Boosting the yield of soybean – a major food crop – is possible by improving its ability to photosynthesise, a team of international scientists revealed today.
It is a major breakthrough in the fight to end the horror of global hunger. In 2021, 811 million people were undernourished – about 10% of the global population, up from 8.4% in 2019, according to the annual State of Food Security and Nutrition in the World (SOFI) report. This was fuelled by the impacts of the pandemic, which exacerbated the ongoing drivers of hunger: ‘conflict, climate variability and extremes, and economic slowdowns and downturns’.
With this new research, backed by the Bill & Melinda Gates Foundation, scientists have demonstrated that bioengineering soybean plants to improve their efficiency to photosynthesise leads to higher yields without any loss of quality.
Realizing Increased Photosynthetic Efficiency, or RIPE, is the name of the international project, which is tasked with doing exactly that for crops farmed by smallholders in Sub-Saharan Africa.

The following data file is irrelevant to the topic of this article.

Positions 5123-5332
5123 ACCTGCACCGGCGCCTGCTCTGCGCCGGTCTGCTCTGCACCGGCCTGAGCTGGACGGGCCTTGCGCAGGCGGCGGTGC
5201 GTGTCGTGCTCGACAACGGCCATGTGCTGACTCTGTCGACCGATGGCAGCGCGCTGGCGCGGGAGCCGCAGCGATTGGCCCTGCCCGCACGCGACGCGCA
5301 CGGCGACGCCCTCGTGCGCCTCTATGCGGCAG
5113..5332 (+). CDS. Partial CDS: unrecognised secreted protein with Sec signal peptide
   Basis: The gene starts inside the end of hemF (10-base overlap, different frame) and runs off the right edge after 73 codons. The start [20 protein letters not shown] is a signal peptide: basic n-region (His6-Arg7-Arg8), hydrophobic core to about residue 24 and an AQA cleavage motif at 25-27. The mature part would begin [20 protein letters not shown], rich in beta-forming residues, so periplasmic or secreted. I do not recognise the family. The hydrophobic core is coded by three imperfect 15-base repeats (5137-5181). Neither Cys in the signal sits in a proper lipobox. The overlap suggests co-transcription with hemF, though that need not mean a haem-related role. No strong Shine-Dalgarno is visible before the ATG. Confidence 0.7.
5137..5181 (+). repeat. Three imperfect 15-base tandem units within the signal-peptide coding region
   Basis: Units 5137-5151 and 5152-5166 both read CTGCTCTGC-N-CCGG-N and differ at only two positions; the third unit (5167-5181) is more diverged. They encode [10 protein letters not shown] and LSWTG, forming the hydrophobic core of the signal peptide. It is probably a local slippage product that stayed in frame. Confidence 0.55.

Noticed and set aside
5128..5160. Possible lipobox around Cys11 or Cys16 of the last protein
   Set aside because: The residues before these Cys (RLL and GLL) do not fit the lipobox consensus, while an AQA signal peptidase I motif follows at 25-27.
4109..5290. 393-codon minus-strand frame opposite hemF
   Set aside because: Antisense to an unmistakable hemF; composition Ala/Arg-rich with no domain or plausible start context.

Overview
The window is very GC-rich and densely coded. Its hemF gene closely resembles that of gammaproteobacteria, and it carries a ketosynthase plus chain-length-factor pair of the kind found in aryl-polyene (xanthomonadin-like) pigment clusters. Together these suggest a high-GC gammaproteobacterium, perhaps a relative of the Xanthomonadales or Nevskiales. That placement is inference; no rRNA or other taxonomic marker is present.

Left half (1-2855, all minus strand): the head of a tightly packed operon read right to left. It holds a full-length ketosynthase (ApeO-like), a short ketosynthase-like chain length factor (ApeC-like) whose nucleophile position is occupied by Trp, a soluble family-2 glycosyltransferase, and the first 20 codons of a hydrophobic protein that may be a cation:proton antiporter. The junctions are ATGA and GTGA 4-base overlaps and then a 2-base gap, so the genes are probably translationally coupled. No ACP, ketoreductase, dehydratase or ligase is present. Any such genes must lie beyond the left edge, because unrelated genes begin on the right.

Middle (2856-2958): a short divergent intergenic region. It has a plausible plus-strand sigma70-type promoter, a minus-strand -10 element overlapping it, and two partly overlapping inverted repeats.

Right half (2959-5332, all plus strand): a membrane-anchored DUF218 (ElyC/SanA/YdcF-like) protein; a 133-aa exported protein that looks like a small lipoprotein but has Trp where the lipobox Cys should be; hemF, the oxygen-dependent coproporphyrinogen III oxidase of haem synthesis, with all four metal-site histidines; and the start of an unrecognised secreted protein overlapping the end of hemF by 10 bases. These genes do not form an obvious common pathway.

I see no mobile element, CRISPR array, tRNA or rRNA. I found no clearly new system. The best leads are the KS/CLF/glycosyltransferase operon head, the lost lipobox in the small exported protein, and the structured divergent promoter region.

“The major impact of this work is to open the roads for showing that we can bioengineer photosynthesis and improve yields to increase food production in major crops,” explains Amanda De Souza, RIPE project research scientist, and lead author. “It is the beginning of the confirmation that the ideas ingrained by the RIPE project are a successful means to improve yield in major food crops.”
The RIPE team has been working on this for a decade now, in its pursuit to find ways of improving the highly inefficient process of photosynthesis, and this latest work shows it can increase yields in soybean crops by 20%.
“After years of trial and tribulation, it is wonderfully rewarding to see such a spectacular result for the team,” added RIPE Director Stephen Long, Ikenberry Endowed University Chair of Crop Sciences and Plant Biology at Illinois’ Carl R. Woese Institute for Genomic Biology.
More field tests are being carried out this year with results due in early 2023.